A collection agency hired by the city of Colorado Springs has resorted to strong-arm tactics to collect unpaid stormwater fees.
Sheriff’s deputies under a court order obtained by A-1 Collections Inc. went to several Ace Loans pawn shops Friday for the second time in recent weeks and emptied out their cash registers and safes.
“It’s the stormwater troopers,” Assistant Manager Charley Bliss said. “I’ve been here 20 years, and I’ve never seen anything like that.”
The first time deputies went to the pawn shop on East Platte Place, Bliss said, they asked the owner to open his wallet.
“I said, ‘This is a shakedown,’” Bliss recalled.
It’s unclear how often the so-called till tap, a seizure of money by sheriff’s deputies to pay a judgment, is occurring for unpaid fees from the now-defunct Stormwater Enterprise.
A city spokesman didn’t know and referred questions to A-1 Collections, which declined to disclose that information.
“As a third party collection agency, which is what A-1 is, we are bound by both federal and state laws called the Fair Debt Collection Practices Act, and we are not allowed to release information concerning accounts to anyone without their permission,” said Marie Kim, operations manager.
Kim also declined to say whether a till tap is frequently used to collect debts.
“That type of action is allowed once a judgment is obtained on any judgment in the state of Colorado. To say with what frequency it’s used, I really wouldn’t be able to report that to you,” she said.
City Councilwoman Angela Dougan, who opposes city efforts to collect delinquent stormwater fees through property taxes, said she was unaware of the agency’s tactics.
“I am absolutely amazed,” she said. “This is not the process that I was ever, ever told about that we would be doing to our business people and our citizens.”
The Civil Unit of the El Paso County Sheriff’s Office will execute a writ issued by a judge and “take whatever cash is on the premises as ordered by the judge,” said Sgt. Mike Schaller, a department spokesman.
“The sheriff’s deputies aren’t collecting past-due stormwater fees,” he said. “What we are doing is we are executing that writ that is issued by a judge.”
Ace Loans owes about $15,000 in stormwater fees. It’s one of thousands of the property owners that owe the city a total of about $1.6 million in unpaid stormwater fees. Many residents and businesses refused to pay what they called an illegal tax.
Nathan Vatcher, a clerk at Ace Loans, said sheriff’s deputies refused to provide identification the first time, threatening instead to arrest him and the owner.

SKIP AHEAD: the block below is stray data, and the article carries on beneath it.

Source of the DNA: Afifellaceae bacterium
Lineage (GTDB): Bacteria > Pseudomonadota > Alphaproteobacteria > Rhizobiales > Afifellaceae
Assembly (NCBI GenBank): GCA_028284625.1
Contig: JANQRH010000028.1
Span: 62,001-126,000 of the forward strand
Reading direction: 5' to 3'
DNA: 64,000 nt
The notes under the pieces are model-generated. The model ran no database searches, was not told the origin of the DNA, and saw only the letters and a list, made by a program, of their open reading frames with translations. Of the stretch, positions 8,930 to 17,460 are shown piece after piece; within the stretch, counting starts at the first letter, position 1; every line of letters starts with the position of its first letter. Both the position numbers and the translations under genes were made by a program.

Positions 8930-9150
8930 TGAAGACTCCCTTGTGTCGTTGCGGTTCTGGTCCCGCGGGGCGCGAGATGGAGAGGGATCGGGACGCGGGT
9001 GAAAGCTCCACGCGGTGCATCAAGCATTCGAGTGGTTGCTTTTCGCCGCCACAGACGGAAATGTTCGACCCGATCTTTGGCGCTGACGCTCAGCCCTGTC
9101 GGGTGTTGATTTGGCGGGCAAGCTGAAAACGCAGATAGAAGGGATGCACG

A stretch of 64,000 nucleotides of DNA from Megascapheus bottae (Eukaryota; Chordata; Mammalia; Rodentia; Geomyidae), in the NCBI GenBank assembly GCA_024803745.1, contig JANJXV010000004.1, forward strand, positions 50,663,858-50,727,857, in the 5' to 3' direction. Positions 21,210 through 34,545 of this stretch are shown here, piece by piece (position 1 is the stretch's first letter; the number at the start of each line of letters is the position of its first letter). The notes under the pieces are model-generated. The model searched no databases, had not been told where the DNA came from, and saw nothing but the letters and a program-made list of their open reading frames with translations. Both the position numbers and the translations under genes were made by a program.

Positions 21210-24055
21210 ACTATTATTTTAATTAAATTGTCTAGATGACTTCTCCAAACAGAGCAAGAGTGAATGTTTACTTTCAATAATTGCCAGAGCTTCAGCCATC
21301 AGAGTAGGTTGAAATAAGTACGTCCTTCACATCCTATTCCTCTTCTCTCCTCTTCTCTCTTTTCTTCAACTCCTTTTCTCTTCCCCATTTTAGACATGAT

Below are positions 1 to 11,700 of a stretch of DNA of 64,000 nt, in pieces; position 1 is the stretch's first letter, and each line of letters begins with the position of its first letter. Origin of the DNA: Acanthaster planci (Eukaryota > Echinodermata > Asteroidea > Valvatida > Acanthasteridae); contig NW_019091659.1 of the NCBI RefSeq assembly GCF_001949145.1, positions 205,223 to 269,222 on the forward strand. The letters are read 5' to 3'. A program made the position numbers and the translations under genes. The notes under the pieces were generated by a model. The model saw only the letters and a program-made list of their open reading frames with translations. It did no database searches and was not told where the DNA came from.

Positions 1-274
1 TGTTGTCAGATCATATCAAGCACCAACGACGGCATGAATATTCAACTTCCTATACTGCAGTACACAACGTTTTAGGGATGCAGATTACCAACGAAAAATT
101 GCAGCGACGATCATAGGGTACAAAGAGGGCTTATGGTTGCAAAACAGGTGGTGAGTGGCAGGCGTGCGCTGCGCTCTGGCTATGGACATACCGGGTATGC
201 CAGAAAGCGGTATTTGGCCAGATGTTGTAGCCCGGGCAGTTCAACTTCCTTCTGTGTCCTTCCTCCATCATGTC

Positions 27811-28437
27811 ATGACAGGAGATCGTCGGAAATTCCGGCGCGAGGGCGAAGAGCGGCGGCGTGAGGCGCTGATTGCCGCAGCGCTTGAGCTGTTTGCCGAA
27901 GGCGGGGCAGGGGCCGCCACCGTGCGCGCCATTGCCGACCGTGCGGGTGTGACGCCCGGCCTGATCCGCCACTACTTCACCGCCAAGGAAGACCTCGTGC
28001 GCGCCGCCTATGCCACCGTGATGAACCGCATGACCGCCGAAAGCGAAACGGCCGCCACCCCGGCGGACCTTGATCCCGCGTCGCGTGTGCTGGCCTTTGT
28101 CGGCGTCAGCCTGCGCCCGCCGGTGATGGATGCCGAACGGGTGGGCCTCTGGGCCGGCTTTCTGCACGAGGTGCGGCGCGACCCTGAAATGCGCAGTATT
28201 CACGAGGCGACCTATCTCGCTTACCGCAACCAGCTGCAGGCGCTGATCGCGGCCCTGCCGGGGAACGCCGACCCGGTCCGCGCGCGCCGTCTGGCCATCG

“They said, ‘We can arrest you for obstruction of justice,’” said Vatcher, adding that the two deputies who went to the store Friday were “more professional.”
Deputies took about $800 from the cash register and safe Friday and between $700 and $800 last month.
“The point I tried to make to them today was if you go into a flower shop and take all their cash, they can’t make change. If you take all the cash from a pawn shop, you’ve put them out of business,” said Bliss, the assistant manager. “That’s what we sell. If people come in for a loan, we have nothing to give them.”
News of the so-called till tap comes the same week the city sent about 17,000 letters to property owners it claims are delinquent. The letters have generated dozens of angry calls.
Homebuyer David Parris said he received a letter stating he owed $55.
“This fee would have been from 2009 or earlier. The problem is that I purchased this house in June of 2010, six months after City Council abolished this fee. They did not place a lien on the house for this money or else it would have showed up and been settled during the closing process,” Parris wrote in an email to The Gazette.
“While the fee they say I must pay really is not that big, I am more concerned that a lot of other new homeowners are being treated the same way.”
Dougan said she heard from a constituent who received a letter stating that he owed $10.60.
The man said he had never been contacted by the city or A-1 Collections before and thought he was paid up, said Dougan, who reluctantly advised him to pay the bill to avoid problems.
In August, the council voted to include unpaid stormwater fees in county property tax bills.
But the city’s proposal remains under discussion with County Treasurer Bob Balink, whose office collects property taxes.